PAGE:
Faltings's original proof used the known reduction to a case of the Tate conjecture, and a number of tools from algebraic geometry, including the theory of Néron models. A very different proof, based on diophantine approximation, was found by Vojta (1991). A more elementary variant of Vojta's proof was given by Bombieri (1990).
Faltings's 1983 paper had as consequences a number of statements which had previously been conjectured:
The reduction of the Mordell conjecture to the Shafarevich conjecture was due to A. N. Paršin (1971). A sample application of Faltings's theorem is to a weak form of Fermat's Last Theorem: for any fixed n > 4 there are at most finitely many primitive integer solutions to an + bn = cn, since for such n the curve xn + yn = 1 has genus greater than 1.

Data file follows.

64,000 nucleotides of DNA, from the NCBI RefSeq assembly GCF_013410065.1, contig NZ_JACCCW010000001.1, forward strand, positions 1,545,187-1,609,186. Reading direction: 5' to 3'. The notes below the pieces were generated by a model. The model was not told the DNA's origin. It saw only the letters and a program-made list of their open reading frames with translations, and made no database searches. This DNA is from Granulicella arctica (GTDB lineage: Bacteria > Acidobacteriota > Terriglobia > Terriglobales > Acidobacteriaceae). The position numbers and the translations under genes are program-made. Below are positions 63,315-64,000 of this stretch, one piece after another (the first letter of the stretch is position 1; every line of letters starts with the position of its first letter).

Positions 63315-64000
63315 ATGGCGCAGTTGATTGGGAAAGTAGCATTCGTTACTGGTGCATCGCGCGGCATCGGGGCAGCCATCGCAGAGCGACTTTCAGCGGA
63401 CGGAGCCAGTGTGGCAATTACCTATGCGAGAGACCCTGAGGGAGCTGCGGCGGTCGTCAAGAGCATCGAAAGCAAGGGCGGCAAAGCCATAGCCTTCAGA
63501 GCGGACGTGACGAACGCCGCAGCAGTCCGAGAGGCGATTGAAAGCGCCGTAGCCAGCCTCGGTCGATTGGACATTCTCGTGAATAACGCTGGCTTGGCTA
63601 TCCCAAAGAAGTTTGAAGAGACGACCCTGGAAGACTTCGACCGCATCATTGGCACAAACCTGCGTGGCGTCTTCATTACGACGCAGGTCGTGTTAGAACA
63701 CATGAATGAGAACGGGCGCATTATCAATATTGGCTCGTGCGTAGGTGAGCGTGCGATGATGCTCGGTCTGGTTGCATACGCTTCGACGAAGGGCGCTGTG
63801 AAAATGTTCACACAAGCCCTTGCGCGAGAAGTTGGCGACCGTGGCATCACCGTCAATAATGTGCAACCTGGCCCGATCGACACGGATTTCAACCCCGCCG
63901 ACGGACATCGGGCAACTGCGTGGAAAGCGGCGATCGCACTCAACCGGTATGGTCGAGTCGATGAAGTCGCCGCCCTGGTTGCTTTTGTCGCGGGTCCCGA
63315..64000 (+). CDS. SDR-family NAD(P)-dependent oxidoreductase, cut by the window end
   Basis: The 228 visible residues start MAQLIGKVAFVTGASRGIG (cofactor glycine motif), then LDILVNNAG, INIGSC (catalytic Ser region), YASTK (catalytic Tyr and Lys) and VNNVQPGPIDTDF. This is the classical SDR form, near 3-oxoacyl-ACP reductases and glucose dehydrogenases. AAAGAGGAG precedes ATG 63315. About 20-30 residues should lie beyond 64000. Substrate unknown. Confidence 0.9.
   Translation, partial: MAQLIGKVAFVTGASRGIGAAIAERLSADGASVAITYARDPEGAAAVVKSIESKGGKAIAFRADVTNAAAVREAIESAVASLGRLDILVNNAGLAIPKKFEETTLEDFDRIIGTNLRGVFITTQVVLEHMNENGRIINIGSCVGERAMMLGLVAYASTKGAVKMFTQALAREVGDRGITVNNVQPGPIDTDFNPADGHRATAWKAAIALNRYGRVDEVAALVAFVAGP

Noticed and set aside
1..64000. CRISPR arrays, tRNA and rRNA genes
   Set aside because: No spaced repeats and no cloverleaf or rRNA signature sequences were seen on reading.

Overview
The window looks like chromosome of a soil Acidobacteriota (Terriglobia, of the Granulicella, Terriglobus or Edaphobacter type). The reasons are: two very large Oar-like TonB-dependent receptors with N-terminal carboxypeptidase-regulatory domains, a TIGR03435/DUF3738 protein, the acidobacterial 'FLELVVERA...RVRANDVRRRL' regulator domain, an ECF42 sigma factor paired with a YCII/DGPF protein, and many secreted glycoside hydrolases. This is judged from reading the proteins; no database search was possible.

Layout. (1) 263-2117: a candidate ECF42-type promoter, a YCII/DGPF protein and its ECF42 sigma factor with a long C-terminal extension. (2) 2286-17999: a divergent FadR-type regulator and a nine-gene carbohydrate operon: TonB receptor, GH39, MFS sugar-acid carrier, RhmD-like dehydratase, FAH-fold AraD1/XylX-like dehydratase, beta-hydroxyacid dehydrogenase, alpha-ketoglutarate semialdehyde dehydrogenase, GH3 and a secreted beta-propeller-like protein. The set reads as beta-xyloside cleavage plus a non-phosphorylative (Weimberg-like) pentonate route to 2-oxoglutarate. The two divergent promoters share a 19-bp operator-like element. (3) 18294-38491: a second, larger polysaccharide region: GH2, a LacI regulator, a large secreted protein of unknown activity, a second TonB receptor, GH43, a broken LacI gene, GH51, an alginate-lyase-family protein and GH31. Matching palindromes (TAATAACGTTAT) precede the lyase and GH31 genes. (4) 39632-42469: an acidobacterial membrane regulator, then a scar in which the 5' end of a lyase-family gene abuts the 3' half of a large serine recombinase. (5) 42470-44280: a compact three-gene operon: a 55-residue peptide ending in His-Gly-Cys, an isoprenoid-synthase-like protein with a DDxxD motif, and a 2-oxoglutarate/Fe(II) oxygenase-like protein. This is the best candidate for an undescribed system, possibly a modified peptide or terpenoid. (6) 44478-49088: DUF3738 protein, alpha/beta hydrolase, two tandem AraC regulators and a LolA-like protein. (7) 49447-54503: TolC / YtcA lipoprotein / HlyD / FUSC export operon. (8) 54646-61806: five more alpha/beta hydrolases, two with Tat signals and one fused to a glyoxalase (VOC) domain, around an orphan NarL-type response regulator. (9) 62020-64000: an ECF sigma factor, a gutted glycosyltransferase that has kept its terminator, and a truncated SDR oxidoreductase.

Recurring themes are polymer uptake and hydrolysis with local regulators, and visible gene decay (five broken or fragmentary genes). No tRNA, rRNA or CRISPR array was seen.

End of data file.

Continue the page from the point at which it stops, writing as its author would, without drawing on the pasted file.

Because of the Mordell–Weil theorem, Faltings's theorem can be reformulated as a statement about the intersection of a curve C with a finitely generated subgroup Γ of an abelian variety A. Generalizing by replacing C by an arbitrary subvariety of A and Γ by an arbitrary finite-rank subgroup of A leads to the Mordell–Lang conjecture, which was proved by Faltings (1991, 1994).